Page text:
Ready to feed your cultural soul? These African American museums offer a variety of artistic mediums, historical artifacts and contemporary works that can be appreciated and enjoyed by all.

Museum of the African Diaspora

The Museum of the African Diaspora is a contemporary art museum in San Francisco. Also known as MoAD, the museum explores contemporary social, artistic and cultural forms with African roots. The museum also studies the impact of the African Diaspora on Black art and on cultures throughout the world. 

New Orleans African American Museum

The mission statement of the New Orleans African American Museum is "the preservation, presentation and interpretation of the culture of the African Diaspora." Located in the historically Black community of Treme in New Orleans, it was founded in 1996 under the guidance and extensive support of the City of New Orleans Department of Housing and Neighborhood Development.

Martin Luther King, Jr. Center for Nonviolent Social Change

The Martin Luther King, Jr. Center for Nonviolent Social Change is a must-see historic experience in Atlanta. Established in 1968 by his wife, Coretta Scott King, it is a haven for all things relating to the civil right activist and his family. That includes King’s birth home, the memorial crypt for Dr. King and Coretta Scott King, the Eternal Flame, Freedom Walkway and Reflecting Pool, and the Ebenezer Baptist Church, where MLK preached from 1960 until his death in 1968.

Harvey B. Gantt Center

Located in Charlotte, North Carolina, the Harvey B. Gantt Center for African-American Arts + Culture is named after the town’s first Black mayor, Harvey B. Gantt. Formerly known as the Afro-American Cultural Center, it's committed to highlighting African American culture. It’s also a community epicenter: the space is used for music, dance, theater, visual art, film, arts education programs, literature and community outreach.

African American Museum of Iowa

If you’re near Cedar Rapids, Iowa, make a plan to visit the African American Museum of Iowa. More than 30,000 people visit the space, which is a statewide institution dedicated to preserving, exhibiting and teaching Iowa’s African American history. Since its opening, it has collected more than 2,000 artifacts and over 200 oral histories from local residents to share with the public.

The DuSable Museum of African American History

Artist and educator Dr. Margaret T. Burroughs founded The DuSable Black History Museum and Education Center in Chicago in 1961. Her desire was to celebrate African American culture, and she succeeded. The museum has more than 15,000 pieces in its collection, including paintings, sculptures, prints and other memorabilia.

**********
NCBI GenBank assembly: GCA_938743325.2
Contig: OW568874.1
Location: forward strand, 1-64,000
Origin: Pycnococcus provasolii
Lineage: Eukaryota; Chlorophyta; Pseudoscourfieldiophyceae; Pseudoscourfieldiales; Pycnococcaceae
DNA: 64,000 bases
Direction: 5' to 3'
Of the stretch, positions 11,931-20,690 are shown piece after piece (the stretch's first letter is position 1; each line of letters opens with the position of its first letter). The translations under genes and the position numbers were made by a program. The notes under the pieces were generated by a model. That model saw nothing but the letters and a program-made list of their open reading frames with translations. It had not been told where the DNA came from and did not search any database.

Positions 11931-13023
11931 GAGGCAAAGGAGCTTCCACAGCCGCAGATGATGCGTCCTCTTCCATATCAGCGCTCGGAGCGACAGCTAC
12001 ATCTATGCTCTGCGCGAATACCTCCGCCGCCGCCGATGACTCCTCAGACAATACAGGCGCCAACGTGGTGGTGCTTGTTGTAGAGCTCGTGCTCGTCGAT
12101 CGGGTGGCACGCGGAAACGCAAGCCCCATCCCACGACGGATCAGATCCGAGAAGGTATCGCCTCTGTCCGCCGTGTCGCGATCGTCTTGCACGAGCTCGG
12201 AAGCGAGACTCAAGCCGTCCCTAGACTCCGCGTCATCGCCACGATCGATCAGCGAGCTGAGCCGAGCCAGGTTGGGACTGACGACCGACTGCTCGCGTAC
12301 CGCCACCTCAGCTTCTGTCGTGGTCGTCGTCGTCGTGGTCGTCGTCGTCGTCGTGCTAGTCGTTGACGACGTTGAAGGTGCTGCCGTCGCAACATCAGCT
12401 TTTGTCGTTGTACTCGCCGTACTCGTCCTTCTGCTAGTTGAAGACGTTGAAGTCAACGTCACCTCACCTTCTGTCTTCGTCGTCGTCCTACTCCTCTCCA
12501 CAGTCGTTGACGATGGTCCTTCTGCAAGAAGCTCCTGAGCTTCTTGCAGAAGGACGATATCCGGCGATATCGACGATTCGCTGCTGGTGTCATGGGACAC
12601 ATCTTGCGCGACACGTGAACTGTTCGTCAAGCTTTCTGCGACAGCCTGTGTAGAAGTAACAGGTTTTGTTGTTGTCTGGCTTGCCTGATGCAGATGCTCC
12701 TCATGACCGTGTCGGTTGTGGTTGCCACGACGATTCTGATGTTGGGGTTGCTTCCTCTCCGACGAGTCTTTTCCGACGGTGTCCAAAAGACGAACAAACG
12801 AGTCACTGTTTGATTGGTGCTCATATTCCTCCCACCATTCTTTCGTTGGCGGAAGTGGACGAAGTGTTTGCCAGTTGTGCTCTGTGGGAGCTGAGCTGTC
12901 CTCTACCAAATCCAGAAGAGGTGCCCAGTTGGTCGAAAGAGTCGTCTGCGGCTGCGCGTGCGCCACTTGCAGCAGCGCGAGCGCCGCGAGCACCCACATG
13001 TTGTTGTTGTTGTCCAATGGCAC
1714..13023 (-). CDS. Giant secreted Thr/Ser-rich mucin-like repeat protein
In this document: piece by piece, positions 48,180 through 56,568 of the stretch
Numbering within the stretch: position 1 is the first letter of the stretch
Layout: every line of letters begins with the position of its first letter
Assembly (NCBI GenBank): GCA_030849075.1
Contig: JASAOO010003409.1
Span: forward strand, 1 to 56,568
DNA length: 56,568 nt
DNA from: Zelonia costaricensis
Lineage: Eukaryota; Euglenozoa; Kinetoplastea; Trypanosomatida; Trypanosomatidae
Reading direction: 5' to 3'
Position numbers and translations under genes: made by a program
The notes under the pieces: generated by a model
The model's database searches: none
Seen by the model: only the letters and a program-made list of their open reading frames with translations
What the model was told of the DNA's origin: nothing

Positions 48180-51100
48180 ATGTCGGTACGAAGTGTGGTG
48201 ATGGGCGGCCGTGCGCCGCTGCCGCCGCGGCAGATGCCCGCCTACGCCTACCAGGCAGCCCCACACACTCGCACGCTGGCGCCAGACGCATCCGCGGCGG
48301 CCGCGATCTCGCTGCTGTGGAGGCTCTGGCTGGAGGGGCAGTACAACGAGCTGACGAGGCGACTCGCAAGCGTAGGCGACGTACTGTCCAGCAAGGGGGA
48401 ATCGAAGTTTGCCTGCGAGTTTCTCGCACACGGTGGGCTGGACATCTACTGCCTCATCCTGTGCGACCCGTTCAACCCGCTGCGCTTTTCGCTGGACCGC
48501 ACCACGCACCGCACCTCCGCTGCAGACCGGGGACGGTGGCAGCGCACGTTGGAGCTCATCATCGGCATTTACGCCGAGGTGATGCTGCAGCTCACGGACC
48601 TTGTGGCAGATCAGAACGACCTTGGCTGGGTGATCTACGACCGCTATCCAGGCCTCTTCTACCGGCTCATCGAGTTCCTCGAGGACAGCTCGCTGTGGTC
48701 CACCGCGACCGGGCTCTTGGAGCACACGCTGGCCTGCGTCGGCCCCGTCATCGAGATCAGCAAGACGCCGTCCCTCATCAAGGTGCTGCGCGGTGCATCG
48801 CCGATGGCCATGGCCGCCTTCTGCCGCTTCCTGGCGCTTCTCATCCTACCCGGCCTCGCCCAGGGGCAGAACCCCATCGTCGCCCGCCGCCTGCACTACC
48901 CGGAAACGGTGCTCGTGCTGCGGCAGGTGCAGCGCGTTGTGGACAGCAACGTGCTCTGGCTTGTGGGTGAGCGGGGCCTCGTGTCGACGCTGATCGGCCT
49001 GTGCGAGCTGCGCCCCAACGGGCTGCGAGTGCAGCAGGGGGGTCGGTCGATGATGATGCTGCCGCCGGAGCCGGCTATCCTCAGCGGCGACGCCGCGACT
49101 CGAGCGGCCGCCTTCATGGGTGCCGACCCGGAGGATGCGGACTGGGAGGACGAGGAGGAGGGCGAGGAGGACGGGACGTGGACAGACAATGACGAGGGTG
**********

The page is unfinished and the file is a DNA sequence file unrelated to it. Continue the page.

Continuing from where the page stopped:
Reginald F. Lewis Museum

You’ll find that the Reginald F Lewis Museum of Maryland African American History & Culture in Baltimore is named after Reginald F. Lewis, the first Black man in the United States to build a billion-dollar company, Beatrice Foods. The institution hosts permanent exhibitions documenting its local African American history and showcases traveling displays. It also has an oral history recording and listening studio, educational facilities and a 200-seat auditorium.

National Museum of African American History & Culture

You’ll find the National Museum of African American History & Culture in our nation’s capital; it's one of the most popular Smithsonian institutions in D.C. Nearly 3 million people visited the museum’s collection of 40,000 African American artifacts, including Harriet Tubman's hymnal, Nat Turner's bible and Muhammad Ali’s boxing gloves, just in its first year of operation. The museum houses Sweet Home Café, which offers a menu of African American cuisine from around the U.S.

African American Museum in Philadelphia

Located at the corner of 7th and Arch St., the African American Museum in Philadelphia is focused on the history of the Black experience in America, with a special emphasis on the Black history of its city. The exhibitions presented are designed to inspire, educate, promote dialogue and bring communities together.

Jack Hadley Black History Museum

The Jack Hadley Black History Museum in Thomasville, Georgia, was founded by African American historian, James “Jack” Hadley, who began collecting artifacts after his stint in the U.S. Air Force. Opened in 2006, the museum houses more than 4,669 pieces of African American artifacts, many pertaining to Thomasville’s First Black Achievers, as well as state and national achievements that relate to the area. The museum is just 45 minutes from the campus of Florida A&M University, a historically Black college in the state.

Northwest African American Museum

The Northwest African American Museum (NAAM) is housed in the historic Colman School building, which was the first school in Seattle to desegregate and hire Black teachers. NAAM exhibits and explores African American history through art, music and literature and through cultural studies in the Pacific Northwest. 

California African American Museum

Located in South Los Angeles’s Exposition Park, the California African American Museum aims to display how African Americans played their role in the America cultural landscape in the west.That charge is done through a combination of paintings, sculptures, print, historical objects and mixed media artwork by artists from across the United States.